Intel Larrabee finally hits 1TFLOPS - 2.7x faster than nVidia GT200!
12/2/2009 by: Theo Valich
During the recently held SC09 conference in Portland, Oregon - Intel finally managed to reach its original performance goal for Larrabee. Back in 2006, when we first got the first details about Larrabee, the performance goal was "1TFLOPS@ 16 cores, 2.0 GHz clock, 150W TDP". During Justin Rattner's keynote, Intel demonstrated the performance of LRB as it stands today.
At SGEMM Performance test [4K by 4K Matrix Multiply, QCD], Intel achieved 417 GFLOPS using half the cores on the prototype card, and reached 825 GFLOPS by enabling all the cores. While looking at the numbers alone, one might think that these scores are below the level of ATI Radeon 4850 and nVidia GeForce GTX 280/GTX 285. Of course, there is a "but" coming - unlike theoretical numbers that are usually disclosed by ATI and nVidia - this was an actual SGEMM benchmark calculation used in the HPC community.
Intel Larrabee reaches 1TFLOPS in SGEMM BLAS test, 4Kx4K matrix
The keynote continued while the engineers scrambled at the back to try to beat the 1TFLOPS barrier. A couple of minutes before the end of the keynote, Justin added the infamous "And one more thing…" Initial overclocked performance was 913 GFLOPS, moved slowly past 919 GLOPS, bounced up to 997 GFLOPS and ultimately passed the 1TFLOPS barrier with 1006 GFLOPS. Now, we can debate the numbers all we want, but the fact of the matter is that nVidia Tesla C1060 delivers only 370 GFLOPS in an identical SGEMM 4Kx4K calculation. Thus, Larrabee today comes at 2.7x math performance of GT200 chip.
In comparison, GT200-based Tesla card reaches 370 GFLOPS...
One might mention AMD GPU line-up being more efficient than nVidia one, but unfortunately the situation is rather complex due to interesting state of AMD GPGPU developments. AMD's architecture is very strong in theoretical performance and in real-world gaming. When it comes to GPGPU world, AMD ditched everything else to focus on OpenCL development and the results will come in 2010. But those efforts cannot accommodate for architectural limitations. As we disclosed on numerous occasions, AMD introduced the 1Fat+4Thin concept with the ATI Radeon 2900XT, pulling in a Core cluster consists out of one unit for transcendental operations and four units for Multiply-Add/Add/Integer-Add/Dot operations. Thus, the Radeon 4800 family comes with 160 cores comparable to nVidia 30 clusters with 8 fully-featured cores i.e. ATI's 160 vs. nVidia 240 cores.
Long story short, the real-world SGEMM performance of AMD's FireStream 9270 board [Radeon 4870] is 300 GFLOPS, weaker than GT200. We don't have information about SGEMM performance of Evergreen GPUs [5700, 5800, 5900 series] but as soon as we learn the numbers - we'll let you know. The same thing goes for nVidia's long-delayed NV100-based family of products.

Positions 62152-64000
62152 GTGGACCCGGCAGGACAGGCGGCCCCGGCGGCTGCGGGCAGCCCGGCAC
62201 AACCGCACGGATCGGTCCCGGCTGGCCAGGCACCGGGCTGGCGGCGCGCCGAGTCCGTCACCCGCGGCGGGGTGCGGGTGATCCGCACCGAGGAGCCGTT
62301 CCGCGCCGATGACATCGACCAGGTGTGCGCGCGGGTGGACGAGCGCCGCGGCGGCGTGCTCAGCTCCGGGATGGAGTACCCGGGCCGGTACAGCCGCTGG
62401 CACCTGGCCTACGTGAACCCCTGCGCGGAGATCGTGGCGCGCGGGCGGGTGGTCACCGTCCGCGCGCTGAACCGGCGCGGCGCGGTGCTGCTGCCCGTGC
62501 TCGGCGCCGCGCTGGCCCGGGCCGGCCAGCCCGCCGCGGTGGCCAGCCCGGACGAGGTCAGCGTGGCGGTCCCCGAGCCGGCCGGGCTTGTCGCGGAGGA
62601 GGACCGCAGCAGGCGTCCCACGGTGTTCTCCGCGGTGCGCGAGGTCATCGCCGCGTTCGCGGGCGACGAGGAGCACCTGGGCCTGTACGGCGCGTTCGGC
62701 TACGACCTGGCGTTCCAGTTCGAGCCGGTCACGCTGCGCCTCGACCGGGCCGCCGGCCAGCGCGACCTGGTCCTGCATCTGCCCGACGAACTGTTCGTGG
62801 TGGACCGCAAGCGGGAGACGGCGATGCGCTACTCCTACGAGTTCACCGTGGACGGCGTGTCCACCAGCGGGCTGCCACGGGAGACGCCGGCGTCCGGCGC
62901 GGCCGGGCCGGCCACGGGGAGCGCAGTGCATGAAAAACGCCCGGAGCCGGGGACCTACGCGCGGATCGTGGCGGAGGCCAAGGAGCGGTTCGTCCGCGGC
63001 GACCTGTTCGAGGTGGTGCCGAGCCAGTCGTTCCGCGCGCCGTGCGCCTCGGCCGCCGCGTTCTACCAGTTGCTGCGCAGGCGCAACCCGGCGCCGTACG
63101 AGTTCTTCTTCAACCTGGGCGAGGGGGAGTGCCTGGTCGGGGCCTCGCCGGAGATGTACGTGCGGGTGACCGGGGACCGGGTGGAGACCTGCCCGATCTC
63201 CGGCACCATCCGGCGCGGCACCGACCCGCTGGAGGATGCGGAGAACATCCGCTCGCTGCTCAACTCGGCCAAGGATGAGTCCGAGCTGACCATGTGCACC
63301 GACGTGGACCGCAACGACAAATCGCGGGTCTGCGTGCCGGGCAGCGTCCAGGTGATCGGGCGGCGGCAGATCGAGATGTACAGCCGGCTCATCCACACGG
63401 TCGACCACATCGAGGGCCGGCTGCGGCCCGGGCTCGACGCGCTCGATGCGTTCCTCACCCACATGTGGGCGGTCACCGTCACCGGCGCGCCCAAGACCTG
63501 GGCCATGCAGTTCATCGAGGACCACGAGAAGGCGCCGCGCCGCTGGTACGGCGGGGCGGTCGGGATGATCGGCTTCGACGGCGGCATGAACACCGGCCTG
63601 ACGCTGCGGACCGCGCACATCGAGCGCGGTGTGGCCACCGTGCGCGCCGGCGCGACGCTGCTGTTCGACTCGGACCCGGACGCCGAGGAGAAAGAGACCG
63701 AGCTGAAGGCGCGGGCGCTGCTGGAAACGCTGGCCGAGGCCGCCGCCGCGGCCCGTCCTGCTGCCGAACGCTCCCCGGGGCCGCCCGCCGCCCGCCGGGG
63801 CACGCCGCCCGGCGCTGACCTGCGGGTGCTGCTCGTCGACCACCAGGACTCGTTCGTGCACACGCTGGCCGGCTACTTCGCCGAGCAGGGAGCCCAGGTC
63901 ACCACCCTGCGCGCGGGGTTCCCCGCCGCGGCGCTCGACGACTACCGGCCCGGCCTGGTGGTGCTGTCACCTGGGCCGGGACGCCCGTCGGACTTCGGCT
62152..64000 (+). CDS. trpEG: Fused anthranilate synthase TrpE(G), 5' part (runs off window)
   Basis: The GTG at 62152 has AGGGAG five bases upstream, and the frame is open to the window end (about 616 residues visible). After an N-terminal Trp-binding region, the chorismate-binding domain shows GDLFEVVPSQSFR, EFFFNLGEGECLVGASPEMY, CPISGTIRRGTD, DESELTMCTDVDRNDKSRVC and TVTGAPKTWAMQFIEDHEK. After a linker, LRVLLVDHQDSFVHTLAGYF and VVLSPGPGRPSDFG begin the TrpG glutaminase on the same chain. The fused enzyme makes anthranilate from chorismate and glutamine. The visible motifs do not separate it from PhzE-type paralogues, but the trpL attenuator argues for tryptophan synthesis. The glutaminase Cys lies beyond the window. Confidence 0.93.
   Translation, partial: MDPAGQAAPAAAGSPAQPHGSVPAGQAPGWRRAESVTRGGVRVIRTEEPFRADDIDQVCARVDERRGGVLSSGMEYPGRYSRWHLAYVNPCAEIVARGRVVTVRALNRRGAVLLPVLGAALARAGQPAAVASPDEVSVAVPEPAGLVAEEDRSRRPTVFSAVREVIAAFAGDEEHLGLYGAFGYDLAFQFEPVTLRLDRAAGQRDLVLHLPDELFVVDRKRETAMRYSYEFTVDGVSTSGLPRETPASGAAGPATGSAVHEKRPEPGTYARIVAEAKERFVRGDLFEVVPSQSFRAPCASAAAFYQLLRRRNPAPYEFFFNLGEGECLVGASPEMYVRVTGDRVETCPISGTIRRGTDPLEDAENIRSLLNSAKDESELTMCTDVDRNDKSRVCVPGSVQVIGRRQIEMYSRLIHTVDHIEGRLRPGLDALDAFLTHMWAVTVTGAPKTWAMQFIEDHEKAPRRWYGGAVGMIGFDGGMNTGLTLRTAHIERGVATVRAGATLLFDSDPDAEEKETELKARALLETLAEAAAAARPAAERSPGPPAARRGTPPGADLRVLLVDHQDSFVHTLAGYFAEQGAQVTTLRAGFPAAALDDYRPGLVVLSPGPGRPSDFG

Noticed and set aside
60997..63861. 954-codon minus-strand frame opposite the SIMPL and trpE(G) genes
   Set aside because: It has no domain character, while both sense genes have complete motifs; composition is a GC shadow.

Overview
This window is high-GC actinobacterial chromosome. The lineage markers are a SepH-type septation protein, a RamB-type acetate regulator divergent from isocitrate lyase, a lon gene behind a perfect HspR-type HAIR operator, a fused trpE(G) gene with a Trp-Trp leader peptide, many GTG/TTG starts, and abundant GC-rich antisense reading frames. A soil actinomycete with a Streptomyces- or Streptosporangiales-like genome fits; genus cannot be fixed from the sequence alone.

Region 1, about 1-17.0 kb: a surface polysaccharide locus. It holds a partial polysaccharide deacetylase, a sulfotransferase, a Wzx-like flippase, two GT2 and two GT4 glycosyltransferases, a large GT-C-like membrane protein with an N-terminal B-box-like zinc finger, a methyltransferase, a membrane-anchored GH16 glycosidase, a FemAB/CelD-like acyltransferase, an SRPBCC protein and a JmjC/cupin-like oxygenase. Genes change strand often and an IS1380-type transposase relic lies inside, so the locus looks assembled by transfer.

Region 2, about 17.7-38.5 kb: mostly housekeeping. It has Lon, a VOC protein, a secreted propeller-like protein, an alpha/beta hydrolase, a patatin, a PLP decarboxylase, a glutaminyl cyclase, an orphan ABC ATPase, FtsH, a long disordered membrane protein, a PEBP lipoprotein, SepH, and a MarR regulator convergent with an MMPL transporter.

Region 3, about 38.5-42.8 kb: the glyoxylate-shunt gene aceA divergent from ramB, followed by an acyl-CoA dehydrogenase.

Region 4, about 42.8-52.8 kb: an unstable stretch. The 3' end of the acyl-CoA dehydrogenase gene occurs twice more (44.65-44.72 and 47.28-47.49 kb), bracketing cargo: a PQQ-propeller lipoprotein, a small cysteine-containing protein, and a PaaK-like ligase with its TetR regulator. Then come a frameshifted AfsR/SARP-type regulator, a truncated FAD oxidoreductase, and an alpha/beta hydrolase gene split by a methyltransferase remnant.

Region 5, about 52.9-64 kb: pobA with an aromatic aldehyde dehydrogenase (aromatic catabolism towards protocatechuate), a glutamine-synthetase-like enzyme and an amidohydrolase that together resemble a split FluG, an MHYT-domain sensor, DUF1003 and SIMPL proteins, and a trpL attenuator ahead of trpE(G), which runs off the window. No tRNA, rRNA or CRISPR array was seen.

But as of SC09, the top five performing products for SGEMM 4K x 4K are as follows [do note that multi-GPU products are excluded as they don't run SGEMM]:
1. Intel Larrabee [LRB, 45nm] - 1006 GFLOPS
2. EVGA GeForce GTX 285 FTW - 425 GFLOPS
3. nVidia Tesla C1060 [GT200, 65nm] - 370 GFLOPS
4. AMD FireStream 9270 [RV770, 55nm] - 300 GFLOPS
5. IBM PowerXCell 8i [Cell, 65nm] - 164 GFLOPS
If you're wondering where products such as Intel Harpertown-based Core 2 Quad or Nehalem-based Core i7 stand, the answer is quite simple - i7 XE 975 at 3.33 GHz will give you 101 GFLOPS, while Core 2 Extreme QX9770 at 3.2 GHz gives out 91 GFLOPS. Regardless of how hard we tired, we weren't able to find performance of AMD CPUs while using 4K by 4K matrix.
As you can see for yourself, Larrabee is finally starting to produce some positive results. Even though the company had silicon for over a year and a half, the performance simply wasn't there and naturally, whenever a development hits a snag - you either give up or give it all you've got. After hearing that the "champions of Intel" moved from the CPU development into the Larrabee project, we can now say that Intel will deliver Larrabee at the price the company is ready to pay for. The fact that the design cost for Larrabee is probably as high as the combined R&D cost on GPU from nVidia and AMD combined in the past… 3 years, doesn't exactly play a role here. Intel has enough cash to deliver the part and not worry about TSMC's hiccup which only accelerated AMD's plans to move the GPU production away from TSMC [to GlobalFoundries] in 2011, leaving nVidia as the only major client.
There are several questions that are yet to be unveiled, such as efficiency of Tesla C2050/C2070 GPGPU cards. If nVidia raises the efficiency from current 40% to an expected 80-90%, Tesla chips should give out more than 1TFLOPS, but neither Larrabee nor NV100 are out the door yet.
Also, we wonder what the restructured memory infrastructure means for the GPGPU version of AMD Evergreen architecture. By a rough factor of 2x more compute power, Radeon 5870 / FireStream 9370 should give out 600 GFLOPS in SGEMM benchmark but we don't know if that number is correct.
nVidia Tesla C1060, nVidia Tesla C2070, EVGA GeForce GTX 285 FTW, Radeon 4850, FireStream 9270, GeForce GTX 285, Intel Larrabee, LRB, Intel Corporation, INTC, NVDA, AMD, Advanced Micro Devices, GPU, GPGPU, CGPU, Justin Rattner, Portland, Oregon, SGEMM, BLAS, Matrix Multiply, QCD, GFLOPS, TFLOPS, Cell, PowerXCell 8i, Harpertown, Nehalem, GT200, RV770, ATI Evergreen
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